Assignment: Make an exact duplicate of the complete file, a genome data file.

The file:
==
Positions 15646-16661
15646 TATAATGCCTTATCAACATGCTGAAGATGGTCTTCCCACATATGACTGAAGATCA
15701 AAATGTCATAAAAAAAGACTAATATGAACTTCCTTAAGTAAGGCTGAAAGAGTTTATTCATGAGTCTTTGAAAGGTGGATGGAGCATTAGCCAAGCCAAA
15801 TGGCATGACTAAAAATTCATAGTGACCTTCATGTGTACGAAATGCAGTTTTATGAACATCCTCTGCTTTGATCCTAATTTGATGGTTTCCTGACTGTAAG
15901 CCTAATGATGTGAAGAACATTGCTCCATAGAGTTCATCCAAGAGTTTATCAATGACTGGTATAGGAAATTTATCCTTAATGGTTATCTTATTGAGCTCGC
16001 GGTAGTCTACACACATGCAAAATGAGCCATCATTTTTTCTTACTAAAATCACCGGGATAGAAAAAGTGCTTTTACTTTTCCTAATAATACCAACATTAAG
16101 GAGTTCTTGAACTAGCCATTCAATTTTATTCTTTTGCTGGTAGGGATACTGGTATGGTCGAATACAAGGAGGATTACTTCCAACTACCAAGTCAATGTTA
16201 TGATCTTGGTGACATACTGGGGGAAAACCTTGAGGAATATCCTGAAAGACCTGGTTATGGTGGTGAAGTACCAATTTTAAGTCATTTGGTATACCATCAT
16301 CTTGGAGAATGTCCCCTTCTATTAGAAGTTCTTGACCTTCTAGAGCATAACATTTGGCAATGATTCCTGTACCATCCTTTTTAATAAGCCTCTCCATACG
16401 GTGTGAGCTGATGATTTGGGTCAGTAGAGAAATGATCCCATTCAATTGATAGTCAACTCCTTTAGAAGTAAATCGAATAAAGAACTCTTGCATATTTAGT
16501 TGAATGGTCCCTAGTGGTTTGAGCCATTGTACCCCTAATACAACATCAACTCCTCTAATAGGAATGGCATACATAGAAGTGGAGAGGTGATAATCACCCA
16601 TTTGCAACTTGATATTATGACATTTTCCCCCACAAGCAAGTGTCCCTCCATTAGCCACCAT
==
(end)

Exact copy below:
Positions 15646-16661
15646 TATAATGCCTTATCAACATGCTGAAGATGGTCTTCCCACATATGACTGAAGATCA
15701 AAATGTCATAAAAAAAGACTAATATGAACTTCCTTAAGTAAGGCTGAAAGAGTTTATTCATGAGTCTTTGAAAGGTGGATGGAGCATTAGCCAAGCCAAA
15801 TGGCATGACTAAAAATTCATAGTGACCTTCATGTGTACGAAATGCAGTTTTATGAACATCCTCTGCTTTGATCCTAATTTGATGGTTTCCTGACTGTAAG
15901 CCTAATGATGTGAAGAACATTGCTCCATAGAGTTCATCCAAGAGTTTATCAATGACTGGTATAGGAAATTTATCCTTAATGGTTATCTTATTGAGCTCGC
16001 GGTAGTCTACACACATGCAAAATGAGCCATCATTTTTTCTTACTAAAATCACCGGGATAGAAAAAGTGCTTTTACTTTTCCTAATAATACCAACATTAAG
16101 GAGTTCTTGAACTAGCCATTCAATTTTATTCTTTTGCTGGTAGGGATACTGGTATGGTCGAATACAAGGAGGATTACTTCCAACTACCAAGTCAATGTTA
16201 TGATCTTGGTGACATACTGGGGGAAAACCTTGAGGAATATCCTGAAAGACCTGGTTATGGTGGTGAAGTACCAATTTTAAGTCATTTGGTATACCATCAT
16301 CTTGGAGAATGTCCCCTTCTATTAGAAGTTCTTGACCTTCTAGAGCATAACATTTGGCAATGATTCCTGTACCATCCTTTTTAATAAGCCTCTCCATACG
16401 GTGTGAGCTGATGATTTGGGTCAGTAGAGAAATGATCCCATTCAATTGATAGTCAACTCCTTTAGAAGTAAATCGAATAAAGAACTCTTGCATATTTAGT
16501 TGAATGGTCCCTAGTGGTTTGAGCCATTGTACCCCTAATACAACATCAACTCCTCTAATAGGAATGGCATACATAGAAGTGGAGAGGTGATAATCACCCA
16601 TTTGCAACTTGATATTATGACATTTTCCCCCACAAGCAAGTGTCCCTCCATTAGCCACCAT